Originally posted on The Huffington Post.
In “Fixing Citizens United,” Professor Geoffrey Stone—usually a friend to the First Amendment—argues for a constitutional amendment to “fix” the Citizens United Supreme Court decision. Professor Stone mentions the proposal rather offhandedly, but the idea is a nuclear option. A constitutional amendment—specifically an amendment limiting the right to political speech—would fundamentally “break” the Constitution and endanger civil rights and civil liberties for generations.
First, it’s important to be clear on what Citizens United did. The case allowed corporations and unions (including non-profit corporations like the ACLU or National Rifle Association) to spend “general treasury” (non-political action committee) funds on political communications that are not coordinated with a campaign. Citizens United itself has very little to do with the dreaded “Super PACs,” which are primarily funded by individual donations. Individuals have been allowed to spend their own money on political speech since time immemorial (or at least since adoption of the First Amendment). Further, Citizens United has nothing to do with direct contributions to candidates, which are still totally verboten for corporations and unions and strictly limited for individuals.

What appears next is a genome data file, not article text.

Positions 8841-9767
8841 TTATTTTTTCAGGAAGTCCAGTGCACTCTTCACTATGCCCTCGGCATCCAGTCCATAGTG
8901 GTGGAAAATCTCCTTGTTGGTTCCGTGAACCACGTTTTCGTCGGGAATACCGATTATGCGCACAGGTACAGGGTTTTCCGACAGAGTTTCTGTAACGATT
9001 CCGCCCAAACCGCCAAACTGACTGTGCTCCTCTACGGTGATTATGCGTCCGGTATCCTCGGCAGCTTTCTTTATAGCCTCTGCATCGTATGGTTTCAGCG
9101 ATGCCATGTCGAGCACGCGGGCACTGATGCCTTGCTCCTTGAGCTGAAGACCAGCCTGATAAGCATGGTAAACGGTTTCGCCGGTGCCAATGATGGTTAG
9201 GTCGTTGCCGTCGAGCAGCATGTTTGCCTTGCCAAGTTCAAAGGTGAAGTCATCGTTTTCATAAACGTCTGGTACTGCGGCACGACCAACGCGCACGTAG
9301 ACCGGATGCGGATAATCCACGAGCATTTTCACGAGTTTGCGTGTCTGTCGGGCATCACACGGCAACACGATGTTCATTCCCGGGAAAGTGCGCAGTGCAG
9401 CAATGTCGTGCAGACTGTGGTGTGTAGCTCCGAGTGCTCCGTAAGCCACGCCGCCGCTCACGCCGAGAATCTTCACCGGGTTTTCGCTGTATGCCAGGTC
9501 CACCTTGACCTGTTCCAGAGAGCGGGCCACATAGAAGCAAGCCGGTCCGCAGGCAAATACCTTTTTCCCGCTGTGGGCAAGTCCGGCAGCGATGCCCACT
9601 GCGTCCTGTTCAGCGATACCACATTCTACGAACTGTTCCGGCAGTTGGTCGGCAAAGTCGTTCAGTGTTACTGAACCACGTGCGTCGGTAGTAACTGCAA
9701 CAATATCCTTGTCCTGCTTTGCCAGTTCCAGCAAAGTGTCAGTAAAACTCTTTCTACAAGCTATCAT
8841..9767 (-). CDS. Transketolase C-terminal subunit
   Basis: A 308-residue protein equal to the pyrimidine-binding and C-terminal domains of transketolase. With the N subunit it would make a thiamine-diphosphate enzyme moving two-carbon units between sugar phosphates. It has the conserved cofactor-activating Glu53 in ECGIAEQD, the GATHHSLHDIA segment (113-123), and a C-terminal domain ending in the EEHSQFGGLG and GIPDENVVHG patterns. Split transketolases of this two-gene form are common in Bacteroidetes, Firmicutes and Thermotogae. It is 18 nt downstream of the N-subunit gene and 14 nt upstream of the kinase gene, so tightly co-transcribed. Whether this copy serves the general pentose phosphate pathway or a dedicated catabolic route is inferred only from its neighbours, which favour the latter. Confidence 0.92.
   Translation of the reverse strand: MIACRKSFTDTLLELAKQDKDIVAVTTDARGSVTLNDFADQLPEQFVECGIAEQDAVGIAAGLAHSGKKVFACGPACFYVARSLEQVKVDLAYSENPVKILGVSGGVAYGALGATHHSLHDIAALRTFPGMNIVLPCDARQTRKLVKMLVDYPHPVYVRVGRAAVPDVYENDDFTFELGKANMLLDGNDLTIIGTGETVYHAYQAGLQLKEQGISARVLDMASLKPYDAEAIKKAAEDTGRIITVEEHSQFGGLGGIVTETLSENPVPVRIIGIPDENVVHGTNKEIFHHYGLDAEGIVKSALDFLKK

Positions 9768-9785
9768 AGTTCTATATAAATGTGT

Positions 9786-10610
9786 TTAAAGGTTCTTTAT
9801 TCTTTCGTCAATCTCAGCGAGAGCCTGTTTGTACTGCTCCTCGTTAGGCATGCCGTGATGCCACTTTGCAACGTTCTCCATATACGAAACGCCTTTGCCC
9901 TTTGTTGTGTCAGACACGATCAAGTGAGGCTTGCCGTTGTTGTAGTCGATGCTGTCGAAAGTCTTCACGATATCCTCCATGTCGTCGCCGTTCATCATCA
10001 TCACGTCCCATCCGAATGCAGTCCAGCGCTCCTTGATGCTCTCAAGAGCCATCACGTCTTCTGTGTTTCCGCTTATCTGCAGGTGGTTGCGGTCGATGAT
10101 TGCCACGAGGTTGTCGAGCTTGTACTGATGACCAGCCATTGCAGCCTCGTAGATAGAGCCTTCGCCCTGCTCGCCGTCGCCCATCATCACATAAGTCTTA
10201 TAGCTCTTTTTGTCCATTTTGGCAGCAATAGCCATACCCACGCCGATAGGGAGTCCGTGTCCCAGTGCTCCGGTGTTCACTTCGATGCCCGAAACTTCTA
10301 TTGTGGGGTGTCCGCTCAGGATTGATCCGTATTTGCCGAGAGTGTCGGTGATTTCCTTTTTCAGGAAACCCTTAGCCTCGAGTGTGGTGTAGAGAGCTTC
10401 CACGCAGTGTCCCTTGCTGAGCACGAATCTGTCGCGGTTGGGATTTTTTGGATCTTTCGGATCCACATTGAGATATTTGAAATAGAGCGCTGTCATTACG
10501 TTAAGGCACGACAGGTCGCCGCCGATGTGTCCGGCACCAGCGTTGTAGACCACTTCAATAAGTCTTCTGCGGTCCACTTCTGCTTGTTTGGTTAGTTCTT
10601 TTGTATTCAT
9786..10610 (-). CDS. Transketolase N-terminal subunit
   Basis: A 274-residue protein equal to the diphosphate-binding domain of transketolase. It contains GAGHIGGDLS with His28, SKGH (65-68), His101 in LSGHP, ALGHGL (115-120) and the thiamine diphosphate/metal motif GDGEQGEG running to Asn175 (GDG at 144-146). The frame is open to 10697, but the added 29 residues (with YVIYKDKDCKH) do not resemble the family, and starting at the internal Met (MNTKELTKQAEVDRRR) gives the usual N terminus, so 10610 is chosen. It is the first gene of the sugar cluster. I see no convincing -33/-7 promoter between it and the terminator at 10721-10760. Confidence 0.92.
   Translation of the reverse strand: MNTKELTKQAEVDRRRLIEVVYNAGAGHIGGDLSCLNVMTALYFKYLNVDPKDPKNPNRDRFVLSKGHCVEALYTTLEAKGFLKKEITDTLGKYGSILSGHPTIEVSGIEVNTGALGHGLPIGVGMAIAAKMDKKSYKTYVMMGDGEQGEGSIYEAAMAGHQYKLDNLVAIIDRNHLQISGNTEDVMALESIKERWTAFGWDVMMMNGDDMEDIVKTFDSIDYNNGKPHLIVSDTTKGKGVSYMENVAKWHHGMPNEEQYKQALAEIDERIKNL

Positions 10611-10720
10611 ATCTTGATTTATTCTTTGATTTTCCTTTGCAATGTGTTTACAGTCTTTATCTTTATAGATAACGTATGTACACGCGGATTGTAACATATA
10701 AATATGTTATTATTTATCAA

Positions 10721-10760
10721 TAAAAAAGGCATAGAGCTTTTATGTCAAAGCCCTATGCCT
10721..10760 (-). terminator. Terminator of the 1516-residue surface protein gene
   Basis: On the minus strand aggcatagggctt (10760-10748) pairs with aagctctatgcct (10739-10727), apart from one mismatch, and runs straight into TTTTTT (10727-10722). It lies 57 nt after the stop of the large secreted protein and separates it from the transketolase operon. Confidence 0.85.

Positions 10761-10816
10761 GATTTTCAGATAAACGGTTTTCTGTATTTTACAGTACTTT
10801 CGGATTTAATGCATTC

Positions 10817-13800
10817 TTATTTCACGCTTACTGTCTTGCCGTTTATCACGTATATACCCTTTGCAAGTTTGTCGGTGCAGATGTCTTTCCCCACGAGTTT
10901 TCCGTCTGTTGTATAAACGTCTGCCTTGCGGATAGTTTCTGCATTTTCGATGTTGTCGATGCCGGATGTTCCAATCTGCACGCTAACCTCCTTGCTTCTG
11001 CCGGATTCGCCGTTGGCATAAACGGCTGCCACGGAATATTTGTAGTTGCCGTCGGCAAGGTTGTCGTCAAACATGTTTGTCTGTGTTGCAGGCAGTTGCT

With that background, here’s the proposed amendment.
In order to ensure a fair and well-functioning electoral process, Congress and the States shall have the authority reasonably to regulate political expenditures and contributions.
When Professor Stone says federal and state governments “shall have the power to regulate political expenditures,” he means to give them the ability to place limits on, and control the content of, political speech, even when it is non-partisan and independent of a campaign. This speech would include typical “vote for X” ads, but would also extend to political “issue” advertisements (“call Senator Reid and tell him to support bill Y”), documentaries by Michael Moore and other political filmmakers and probably even social media platforms like Twitter or Facebook. The problems with such an approach are many.